Access a range of climate-related reports issued by government agencies and scientific organizations. Browse the reports listed below, or filter by scope, content, or focus in the boxes above. To expand your results, click the Clear Filters link.
The State Climate Summaries provided here were initially produced to meet the demand for state-level climate information in the wake of the Third U.S. National Climate Assessment. This 2022 version provides new information and extends the historical climate record to 2020 for each state. The summaries cover assessment topics directly related to NOAA’s mission, specifically historical climate variations and trends, future climate model projections of climate conditions during the 21st century, and past and future conditions of sea level and coastal flooding. Additional background information and links are given below.
Find out how hometowns across the United States are building their resilience to climate change. Two women who studied climate change science and policy in graduate school took a three-month road trip to find out what climate change adaptation looks like in the United States. They visited more than 30 communities preparing for climate change and documented what they learned in blogs and through media reports. This report describes six big lessons from the ongoing adaptation work they saw across the country.
This report outlines 100 recommendations to help improve federal programs and their ability to prepare for climate change, drawing from a series of workshops with leading federal, state, and local officials and building upon lessons learned post-disaster in New Orleans (following Hurricane Katrina), New York (following Hurricane Sandy), and Vermont (after Hurricane Irene). The report identifies more than 30 federal programs, initiatives, and laws that can be used to prepare for extreme events such as storms, floods, and heat waves as well as rising seas. This report informed the White House's State, Local, and Tribal Leaders Task Force on Climate Preparedness and Resilience.
Oxfam America, in their work to shed light on the vulnerability of the geography and people of the U.S. Southeast, commissioned two reports from the Hazards and Vulnerability Research Institute at the University of South Carolina. The first one covers the entire 13-state region, while the second one contains much more detail about Louisiana and Mississippi. This document provides a brief overview of the findings, the concepts, and the methodology. The aim of these materials is to be useful tools to people in coastal communities, and to decision makers shaping policies in the region.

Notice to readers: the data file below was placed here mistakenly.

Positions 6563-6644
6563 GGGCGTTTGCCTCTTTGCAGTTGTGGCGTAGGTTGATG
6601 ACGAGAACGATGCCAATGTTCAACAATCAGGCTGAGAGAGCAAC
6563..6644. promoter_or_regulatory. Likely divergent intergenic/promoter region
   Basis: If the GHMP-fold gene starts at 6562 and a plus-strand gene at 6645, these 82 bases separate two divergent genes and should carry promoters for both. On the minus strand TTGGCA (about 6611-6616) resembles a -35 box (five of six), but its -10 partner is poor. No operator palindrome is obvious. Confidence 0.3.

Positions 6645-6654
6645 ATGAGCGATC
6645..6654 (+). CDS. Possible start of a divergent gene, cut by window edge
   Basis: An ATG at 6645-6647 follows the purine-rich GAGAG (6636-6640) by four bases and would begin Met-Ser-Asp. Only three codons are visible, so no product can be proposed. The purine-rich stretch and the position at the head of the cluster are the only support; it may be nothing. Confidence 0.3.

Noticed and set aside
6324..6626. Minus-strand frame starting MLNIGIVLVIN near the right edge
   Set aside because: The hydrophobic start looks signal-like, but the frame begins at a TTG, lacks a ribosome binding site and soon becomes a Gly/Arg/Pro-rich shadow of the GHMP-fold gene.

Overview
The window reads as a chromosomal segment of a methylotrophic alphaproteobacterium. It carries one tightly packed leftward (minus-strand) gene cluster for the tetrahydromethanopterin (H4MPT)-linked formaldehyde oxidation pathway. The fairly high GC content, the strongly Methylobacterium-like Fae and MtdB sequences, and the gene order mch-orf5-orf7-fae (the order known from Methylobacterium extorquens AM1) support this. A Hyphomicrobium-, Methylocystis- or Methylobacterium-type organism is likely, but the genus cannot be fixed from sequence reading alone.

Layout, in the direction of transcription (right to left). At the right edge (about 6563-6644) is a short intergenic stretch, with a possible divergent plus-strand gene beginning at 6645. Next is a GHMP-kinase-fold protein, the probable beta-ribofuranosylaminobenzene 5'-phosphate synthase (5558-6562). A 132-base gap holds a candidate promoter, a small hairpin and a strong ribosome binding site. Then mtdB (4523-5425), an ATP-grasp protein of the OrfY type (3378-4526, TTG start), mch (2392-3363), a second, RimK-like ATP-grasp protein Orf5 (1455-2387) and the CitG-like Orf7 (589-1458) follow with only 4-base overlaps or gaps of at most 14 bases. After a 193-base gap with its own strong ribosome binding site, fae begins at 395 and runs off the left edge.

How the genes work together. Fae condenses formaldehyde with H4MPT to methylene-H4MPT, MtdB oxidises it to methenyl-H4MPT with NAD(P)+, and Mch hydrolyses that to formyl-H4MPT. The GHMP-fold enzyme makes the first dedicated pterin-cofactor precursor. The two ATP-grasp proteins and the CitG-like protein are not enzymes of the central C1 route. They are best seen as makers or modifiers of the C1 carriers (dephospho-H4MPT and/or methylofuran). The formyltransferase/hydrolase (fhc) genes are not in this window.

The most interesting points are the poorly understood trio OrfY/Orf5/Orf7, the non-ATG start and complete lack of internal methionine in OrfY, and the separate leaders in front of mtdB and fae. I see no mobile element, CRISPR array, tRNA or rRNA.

Historically, studies about climate hazards and social vulnerability have been conducted in separate silos. The Social Vulnerability Index (SoVI) is the first study of its kind to examine both the potential impact of natural hazards and which populations are most likely to be negatively affected. This research, commissioned by Oxfam America, includes a series of layered maps that depict social and climate change-related hazard vulnerability. The maps assist in identifying hotspots in the U.S. Southeast, which are at significant risk in the face of four particular climate change-related hazards: drought, flooding, hurricane force winds, and sea level rise. The specific region of focus is the 13-state region of the US Southeast: Alabama, Arkansas, Florida, Georgia, Kentucky, Louisiana, Maryland, Mississippi, North Carolina, South Carolina, Tennessee, Texas, and Virginia. Roughly 80 percent of all U.S. counties that experience persistent poverty (defined as a county in which at least 20 percent of the population experiences poverty for three decades or more) lie in this region.
As global temperatures increase, sea levels rise, and weather patterns change, the stewards of our nation's infrastructure are challenged to consider how these changes may affect the country's roads, airports, rail, transit systems, and ports. This study focuses on potential impacts of climate change on human infrastructure in the U.S. Gulf Coast region.